These new players, along with their super PACs, undermine the influence of the parties in another crucial way. Before Citizens United, the three major Republican Party committees exerted power because their financial preeminence gave them the final word on the award of contracts to pollsters, direct mail, voter contact, and media consultants – very few of whom were willing to alienate a key source of cash.
The ascendance of super PACs creates a separate and totally independent source of contracts for the community of political professionals. Super PACs and other independent groups already raise more than any of the political party committees and almost as much as either the Republican or Democratic Party committees raise in toto.
This chart shows the rapidity of the growth of independent spending:
CLICK TO ENLARGE
And this chart shows the amounts raised so far this year by the party committees:
Note: All the Numbers on this page are for the 2012 election cycle and based on Federal Election Commission data released on October 26, 2012.
Nathan Persily, a professor at Columbia Law School and a political scientist, made the point to me with a question: “Who is the Republican Party in the Citizens United age? If you had to point to the ‘Republican Party’ would you be more likely to point to Reince Preibus (and implicitly the R.N.C.) or Karl Rove (and Crossroads G.P.S.)? I think candidates might consider Rove more important.”
Preibus is the chairman of the R.N.C.; Karl Rove founded American Crossroads, a super PAC, and Crossroad GPS, a tax exempt independent expenditure organization that is not required to disclose donors. So far in the 2011-12 election cycle, American Crossroads and Crossroads GPS have spent $174.28 million, a sum two million dollars greater than the $172.2 million spent by the Republican Congressional and Senatorial Committees combined.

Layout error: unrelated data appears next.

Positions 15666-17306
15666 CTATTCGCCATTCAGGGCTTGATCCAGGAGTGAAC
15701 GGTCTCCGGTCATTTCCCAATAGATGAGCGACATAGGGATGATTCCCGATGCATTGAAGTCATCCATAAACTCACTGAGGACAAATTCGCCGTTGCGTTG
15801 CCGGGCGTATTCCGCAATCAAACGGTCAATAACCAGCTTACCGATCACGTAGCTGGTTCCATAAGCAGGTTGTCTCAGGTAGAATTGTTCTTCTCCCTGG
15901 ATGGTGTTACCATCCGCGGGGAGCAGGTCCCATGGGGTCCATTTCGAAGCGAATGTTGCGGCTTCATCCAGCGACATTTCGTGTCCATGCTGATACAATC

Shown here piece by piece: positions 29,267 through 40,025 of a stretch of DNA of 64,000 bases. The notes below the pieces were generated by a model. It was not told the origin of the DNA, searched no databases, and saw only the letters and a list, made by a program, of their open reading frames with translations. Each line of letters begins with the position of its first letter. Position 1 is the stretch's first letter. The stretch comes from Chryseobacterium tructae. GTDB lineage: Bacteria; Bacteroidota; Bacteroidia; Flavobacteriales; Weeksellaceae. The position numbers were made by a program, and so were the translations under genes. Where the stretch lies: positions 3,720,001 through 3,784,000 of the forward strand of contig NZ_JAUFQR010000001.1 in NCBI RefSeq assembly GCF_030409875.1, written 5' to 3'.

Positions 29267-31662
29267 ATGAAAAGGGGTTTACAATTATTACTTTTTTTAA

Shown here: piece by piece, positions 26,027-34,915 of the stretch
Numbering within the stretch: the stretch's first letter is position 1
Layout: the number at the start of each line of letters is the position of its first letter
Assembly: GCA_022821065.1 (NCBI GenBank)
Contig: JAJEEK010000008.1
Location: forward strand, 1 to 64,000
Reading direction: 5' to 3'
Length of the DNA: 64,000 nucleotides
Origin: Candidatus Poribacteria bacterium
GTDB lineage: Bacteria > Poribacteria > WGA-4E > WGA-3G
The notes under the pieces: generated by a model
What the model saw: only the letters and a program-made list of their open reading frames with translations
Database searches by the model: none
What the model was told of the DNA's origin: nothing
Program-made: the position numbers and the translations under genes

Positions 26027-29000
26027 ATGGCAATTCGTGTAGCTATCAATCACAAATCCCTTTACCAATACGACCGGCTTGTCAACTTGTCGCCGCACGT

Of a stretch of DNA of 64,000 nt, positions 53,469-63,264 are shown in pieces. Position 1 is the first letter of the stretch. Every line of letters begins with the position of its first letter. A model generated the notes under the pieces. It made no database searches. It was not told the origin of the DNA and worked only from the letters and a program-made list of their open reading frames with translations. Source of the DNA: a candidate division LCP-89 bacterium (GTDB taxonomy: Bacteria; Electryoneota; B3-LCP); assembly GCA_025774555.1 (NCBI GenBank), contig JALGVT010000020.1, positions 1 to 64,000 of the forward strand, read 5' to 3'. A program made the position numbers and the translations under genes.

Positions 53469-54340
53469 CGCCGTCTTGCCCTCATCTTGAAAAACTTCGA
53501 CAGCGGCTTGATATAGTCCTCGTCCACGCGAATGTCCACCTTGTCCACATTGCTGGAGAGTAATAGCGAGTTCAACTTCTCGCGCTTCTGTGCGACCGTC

By now you may have the question in the back of your mind: who cares about the political parties? Aren’t they just agents of the status quo at a time when innovative thinking is needed? Maybe diminishing their role will help lessen polarization and open up the system?
There may be some truth to this and perhaps the benefits will outweigh the costs. Conversely, the diminishment of the parties means that the institutions with the single-minded goal of winning a majority will be weakened. When parties are influential, they can help keep some candidates and office holders from going off the ideological deep end. The emergence of independently financed super PACs give voice to those with the most extreme views. An ad like this is likely to alienate as many citizens as it motivates:
A billboard in Florida shows President Obama bowing to a Saudi king and blames him for soaring gasoline prices.
Predictions are notoriously dangerous, given the multitude of possible outcomes. If the parties are eviscerated, the political system could adjust itself and regain vitality. But I doubt it. For all their flaws, strong political parties are important to a healthy political system. The displacement of the parties by super rich men determined to flex their financial muscles is another giant step away from democracy.
Thomas B. Edsall, a professor of journalism at Columbia University, is the author of the book “The Age of Austerity: How Scarcity Will Remake American Politics,” which was published earlier this year.
Lessons learned from 2012
Here are a few of the conclusions top tacticians are already drawing. | AP Photos
The 2012 election will be remembered by history for its smallness in a big, historic moment: The high drama of the first debate was a rare respite from months of petty rhetoric, egged on from start to finish by gobs of money from millionaires and billionaires.
But for top leaders and strategists in both parties, the race has yielded immediate, tangible lessons that will shape the nation’s politics in the months and years ahead, regardless of who wins on Tuesday. Here are a few of the conclusions top tacticians are already drawing:
The GOP has a big-time Senate problem
The presidential race sucks up all the attention and rightly so. But the rise of anti-establishment power is killing Republican chances of winning control of the Senate. In two consecutive elections, the party had a clear shot at a majority and blew it — blew it because the party bosses in Washington have lost control over nominating contests in swing states, and seem impotent in engineering the selection of the most electable candidates.